These companies usually collect metadata about you, as for example when you are calling, with whom, from where. It is possible that they pass this data on to the authorities.
The software can be used for free by installing an app on the computer or smartphone, or by accessing it through the web browser. Registration with your e-mail address is required. In case of Zoom, meetings have to be restarted every 40 minutes if you are using a free account. An admin account that also allows you for a larger number of participants has to be paid for. Some universities offer their students free access to Zoom.
You can find an analysis of the security of the different programs
Here is an article about Zoom: www.schneier.com/blog/archives/2020/04/…
Open source web conferencing systems/ video, chat
- chatb.org p2p – WebRTC video chat for Chrome/Firefox
- jabber.thing.net – chat/skype replacement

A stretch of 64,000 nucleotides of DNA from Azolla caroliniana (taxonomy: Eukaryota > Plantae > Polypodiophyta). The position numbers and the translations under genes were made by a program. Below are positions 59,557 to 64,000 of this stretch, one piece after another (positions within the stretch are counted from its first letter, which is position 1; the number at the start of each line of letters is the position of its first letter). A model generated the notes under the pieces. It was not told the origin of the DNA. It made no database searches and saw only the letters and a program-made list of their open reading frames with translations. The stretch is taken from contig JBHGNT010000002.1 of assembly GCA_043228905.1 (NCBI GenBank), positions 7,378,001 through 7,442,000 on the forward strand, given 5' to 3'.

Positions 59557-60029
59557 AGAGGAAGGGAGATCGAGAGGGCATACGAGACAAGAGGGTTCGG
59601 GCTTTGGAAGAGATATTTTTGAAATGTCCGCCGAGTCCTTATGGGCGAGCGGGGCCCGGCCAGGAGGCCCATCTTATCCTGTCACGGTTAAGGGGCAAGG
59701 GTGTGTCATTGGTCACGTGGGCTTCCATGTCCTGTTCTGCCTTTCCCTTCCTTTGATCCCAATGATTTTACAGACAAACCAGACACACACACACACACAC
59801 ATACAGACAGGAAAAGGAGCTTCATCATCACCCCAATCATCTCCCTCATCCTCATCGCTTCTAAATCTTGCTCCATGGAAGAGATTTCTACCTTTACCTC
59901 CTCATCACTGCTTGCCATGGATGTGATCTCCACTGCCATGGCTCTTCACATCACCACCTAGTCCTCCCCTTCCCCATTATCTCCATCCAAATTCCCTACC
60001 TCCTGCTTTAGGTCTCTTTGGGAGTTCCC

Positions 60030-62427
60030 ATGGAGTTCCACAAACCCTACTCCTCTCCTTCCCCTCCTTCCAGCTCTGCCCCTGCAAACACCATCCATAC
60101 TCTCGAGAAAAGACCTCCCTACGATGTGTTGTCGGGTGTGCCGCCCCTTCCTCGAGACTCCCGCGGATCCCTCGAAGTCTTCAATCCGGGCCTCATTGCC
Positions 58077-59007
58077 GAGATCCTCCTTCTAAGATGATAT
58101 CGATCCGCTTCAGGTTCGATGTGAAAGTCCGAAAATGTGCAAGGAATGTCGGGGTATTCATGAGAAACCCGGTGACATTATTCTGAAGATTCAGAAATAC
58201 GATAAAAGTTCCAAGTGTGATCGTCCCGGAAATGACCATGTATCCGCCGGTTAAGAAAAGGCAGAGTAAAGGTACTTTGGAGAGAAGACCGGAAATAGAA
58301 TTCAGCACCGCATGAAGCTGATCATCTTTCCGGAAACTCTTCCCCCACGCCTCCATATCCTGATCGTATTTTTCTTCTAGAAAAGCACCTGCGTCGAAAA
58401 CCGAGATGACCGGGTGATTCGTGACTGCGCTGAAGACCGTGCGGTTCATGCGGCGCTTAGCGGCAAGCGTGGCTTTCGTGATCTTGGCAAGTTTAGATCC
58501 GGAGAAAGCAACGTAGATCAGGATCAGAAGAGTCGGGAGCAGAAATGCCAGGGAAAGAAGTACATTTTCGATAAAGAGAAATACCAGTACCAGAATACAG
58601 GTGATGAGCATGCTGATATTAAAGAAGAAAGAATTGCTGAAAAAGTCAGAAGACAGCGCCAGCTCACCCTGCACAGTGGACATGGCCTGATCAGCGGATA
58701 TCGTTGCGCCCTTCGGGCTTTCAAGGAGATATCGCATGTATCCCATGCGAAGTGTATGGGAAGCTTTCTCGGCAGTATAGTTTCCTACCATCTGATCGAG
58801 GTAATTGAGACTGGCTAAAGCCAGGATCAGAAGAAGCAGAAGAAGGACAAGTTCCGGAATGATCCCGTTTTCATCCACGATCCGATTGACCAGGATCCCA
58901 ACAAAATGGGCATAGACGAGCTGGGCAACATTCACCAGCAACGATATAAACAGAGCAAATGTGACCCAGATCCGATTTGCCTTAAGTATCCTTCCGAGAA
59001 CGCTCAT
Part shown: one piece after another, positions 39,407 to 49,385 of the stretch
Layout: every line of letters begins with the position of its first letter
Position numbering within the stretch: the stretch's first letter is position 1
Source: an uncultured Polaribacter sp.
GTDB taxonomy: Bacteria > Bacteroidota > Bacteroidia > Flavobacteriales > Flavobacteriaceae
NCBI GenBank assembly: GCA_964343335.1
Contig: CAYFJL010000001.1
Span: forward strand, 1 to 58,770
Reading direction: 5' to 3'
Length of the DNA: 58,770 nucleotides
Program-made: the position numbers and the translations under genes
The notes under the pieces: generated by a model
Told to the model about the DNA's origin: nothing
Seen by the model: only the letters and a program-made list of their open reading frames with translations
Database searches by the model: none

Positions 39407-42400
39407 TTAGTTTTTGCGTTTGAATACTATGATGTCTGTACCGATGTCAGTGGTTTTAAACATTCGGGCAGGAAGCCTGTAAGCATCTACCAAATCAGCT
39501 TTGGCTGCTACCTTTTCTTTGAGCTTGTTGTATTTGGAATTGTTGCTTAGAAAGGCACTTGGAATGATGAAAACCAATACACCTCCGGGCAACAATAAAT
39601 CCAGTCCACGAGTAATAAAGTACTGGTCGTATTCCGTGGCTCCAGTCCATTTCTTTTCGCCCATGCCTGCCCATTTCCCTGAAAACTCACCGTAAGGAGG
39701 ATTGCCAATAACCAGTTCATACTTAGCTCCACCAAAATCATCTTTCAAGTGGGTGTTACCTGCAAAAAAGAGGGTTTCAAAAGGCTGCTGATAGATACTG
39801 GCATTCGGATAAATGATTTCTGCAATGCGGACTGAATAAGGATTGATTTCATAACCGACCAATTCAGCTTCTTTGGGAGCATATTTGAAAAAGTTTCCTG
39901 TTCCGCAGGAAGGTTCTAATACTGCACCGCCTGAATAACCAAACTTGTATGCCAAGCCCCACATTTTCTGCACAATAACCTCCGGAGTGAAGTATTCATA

jitsi – chat/skype
replacement: Jitsi Meet is an open source software for video
conferencing (for max 10 – 15 persons).
2 participants, there‘s
end-to-end encryption. From 3 participants only transport
encryption, which means that server operators can have access
to data, therefore it is important to choose trustworthy server
operators. (sometimes one server is overloaded, then try another
Systemli : https://meet.systemli.org/
- big blue button – web conferencing system , need to have a server/host. Enables breakout rooms. BigBlueButton only supports transport encryption, so it is important to choose a server operator you trust.
- Linxxnet: bbb.linxx.net/b (telephone dial-up possible)